Censorship and moral regulation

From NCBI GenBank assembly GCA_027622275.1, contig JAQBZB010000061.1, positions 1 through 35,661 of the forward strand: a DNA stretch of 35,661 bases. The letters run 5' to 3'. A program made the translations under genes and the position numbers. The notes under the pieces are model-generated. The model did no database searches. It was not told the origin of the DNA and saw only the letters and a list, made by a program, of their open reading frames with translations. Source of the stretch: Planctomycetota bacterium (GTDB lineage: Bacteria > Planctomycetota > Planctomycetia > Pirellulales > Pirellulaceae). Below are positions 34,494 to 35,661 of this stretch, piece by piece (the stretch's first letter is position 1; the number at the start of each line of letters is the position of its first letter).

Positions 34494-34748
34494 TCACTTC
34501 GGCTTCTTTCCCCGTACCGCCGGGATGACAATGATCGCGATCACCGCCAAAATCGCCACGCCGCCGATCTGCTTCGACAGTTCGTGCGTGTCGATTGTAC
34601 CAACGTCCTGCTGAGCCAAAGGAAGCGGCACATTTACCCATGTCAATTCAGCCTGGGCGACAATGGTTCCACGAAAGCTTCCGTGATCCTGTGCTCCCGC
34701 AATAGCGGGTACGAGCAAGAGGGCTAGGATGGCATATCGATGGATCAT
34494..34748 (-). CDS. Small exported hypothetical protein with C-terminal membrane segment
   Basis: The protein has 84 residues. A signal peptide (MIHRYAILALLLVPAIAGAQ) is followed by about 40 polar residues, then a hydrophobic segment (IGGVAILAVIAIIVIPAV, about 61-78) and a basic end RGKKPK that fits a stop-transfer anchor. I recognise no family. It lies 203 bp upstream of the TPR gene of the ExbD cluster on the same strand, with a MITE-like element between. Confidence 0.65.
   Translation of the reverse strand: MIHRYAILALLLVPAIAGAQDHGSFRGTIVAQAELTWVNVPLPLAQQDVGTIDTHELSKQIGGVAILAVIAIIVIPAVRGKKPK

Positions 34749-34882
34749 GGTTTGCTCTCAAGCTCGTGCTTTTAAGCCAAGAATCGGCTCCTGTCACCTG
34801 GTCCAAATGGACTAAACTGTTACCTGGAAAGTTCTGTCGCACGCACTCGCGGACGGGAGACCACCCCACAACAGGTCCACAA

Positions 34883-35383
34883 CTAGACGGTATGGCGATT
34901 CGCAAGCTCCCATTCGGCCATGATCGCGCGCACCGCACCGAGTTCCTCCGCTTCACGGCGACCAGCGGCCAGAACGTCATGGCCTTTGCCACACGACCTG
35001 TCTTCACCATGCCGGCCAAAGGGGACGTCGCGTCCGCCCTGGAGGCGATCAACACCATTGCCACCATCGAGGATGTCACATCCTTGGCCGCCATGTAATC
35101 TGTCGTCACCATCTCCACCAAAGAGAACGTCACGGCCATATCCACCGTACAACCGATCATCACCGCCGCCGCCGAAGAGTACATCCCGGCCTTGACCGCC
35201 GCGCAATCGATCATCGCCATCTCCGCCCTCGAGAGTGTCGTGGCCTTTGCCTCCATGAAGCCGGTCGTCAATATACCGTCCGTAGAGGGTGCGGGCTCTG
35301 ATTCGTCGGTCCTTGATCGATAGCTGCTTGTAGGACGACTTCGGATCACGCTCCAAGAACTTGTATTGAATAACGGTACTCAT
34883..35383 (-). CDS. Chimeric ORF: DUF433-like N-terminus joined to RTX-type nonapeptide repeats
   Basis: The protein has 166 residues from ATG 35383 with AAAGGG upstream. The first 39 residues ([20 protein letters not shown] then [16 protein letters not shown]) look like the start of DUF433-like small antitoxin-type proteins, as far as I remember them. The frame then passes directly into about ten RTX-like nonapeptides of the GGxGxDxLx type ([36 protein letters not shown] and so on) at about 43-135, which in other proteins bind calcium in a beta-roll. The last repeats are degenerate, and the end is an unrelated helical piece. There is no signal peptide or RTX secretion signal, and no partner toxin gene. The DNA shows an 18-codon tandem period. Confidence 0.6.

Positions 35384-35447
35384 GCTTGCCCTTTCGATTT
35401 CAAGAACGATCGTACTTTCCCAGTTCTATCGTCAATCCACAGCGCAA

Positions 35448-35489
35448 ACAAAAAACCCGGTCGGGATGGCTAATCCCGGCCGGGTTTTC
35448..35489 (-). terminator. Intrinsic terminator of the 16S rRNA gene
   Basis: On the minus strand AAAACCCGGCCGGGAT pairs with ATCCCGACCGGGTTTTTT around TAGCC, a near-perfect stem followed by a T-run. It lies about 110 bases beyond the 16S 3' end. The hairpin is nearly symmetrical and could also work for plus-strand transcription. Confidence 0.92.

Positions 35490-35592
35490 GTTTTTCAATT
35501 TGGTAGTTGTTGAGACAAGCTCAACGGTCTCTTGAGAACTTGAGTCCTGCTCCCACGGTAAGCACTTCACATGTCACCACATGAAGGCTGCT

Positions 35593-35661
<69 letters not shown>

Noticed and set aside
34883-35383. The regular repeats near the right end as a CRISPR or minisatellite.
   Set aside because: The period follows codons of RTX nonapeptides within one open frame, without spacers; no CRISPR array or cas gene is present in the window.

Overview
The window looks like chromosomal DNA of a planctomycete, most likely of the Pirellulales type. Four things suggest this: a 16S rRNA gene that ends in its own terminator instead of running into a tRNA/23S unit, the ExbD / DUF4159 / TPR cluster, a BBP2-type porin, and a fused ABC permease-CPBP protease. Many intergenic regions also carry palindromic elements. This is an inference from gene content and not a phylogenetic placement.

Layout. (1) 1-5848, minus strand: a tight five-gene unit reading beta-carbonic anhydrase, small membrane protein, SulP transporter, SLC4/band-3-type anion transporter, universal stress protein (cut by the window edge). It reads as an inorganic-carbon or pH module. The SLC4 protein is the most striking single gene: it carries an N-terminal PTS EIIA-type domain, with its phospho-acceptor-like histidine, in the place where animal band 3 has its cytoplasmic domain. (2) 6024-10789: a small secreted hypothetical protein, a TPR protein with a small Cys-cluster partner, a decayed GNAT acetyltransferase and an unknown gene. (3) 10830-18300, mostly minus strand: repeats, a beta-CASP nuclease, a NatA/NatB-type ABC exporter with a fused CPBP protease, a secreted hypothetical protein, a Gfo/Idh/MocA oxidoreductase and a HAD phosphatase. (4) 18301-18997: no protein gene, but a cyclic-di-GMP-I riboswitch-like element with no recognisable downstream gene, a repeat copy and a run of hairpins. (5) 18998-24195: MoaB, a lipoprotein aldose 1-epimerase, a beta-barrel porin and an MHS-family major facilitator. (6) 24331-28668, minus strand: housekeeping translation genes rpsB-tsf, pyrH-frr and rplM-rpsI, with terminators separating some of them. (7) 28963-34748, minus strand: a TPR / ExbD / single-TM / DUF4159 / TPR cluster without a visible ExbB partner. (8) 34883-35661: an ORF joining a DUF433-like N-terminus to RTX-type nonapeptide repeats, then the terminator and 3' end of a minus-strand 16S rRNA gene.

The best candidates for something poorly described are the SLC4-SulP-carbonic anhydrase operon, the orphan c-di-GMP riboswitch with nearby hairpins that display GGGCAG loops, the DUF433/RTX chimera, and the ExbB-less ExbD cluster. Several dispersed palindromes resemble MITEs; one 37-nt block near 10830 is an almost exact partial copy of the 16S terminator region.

The question of censorship is an extremely deceptive one and a good deal more complex than is usually appreciated. According to much conventional wisdom, censorship is a bad thing. Even official bodies that are responsible for censorship and, also, censorious public campaigns avoid using the term. For instance, the British Board of Film Censors now calls itself the British Board of Film Classification: so it is not really censoring movies; it is only classifying them.1 Another example is the British wing of the radical femin ist campaign against pornography calling itself the Campaign Against Por nography and Censorship (Itzin, 1992). The argument put forward for so doing is that pornographic combinations of sexuality and violence are a proven threat to womens freedom, dignity and safety.2 Campaigning against pornography is said, therefore, to promote citizenship rather than censorship.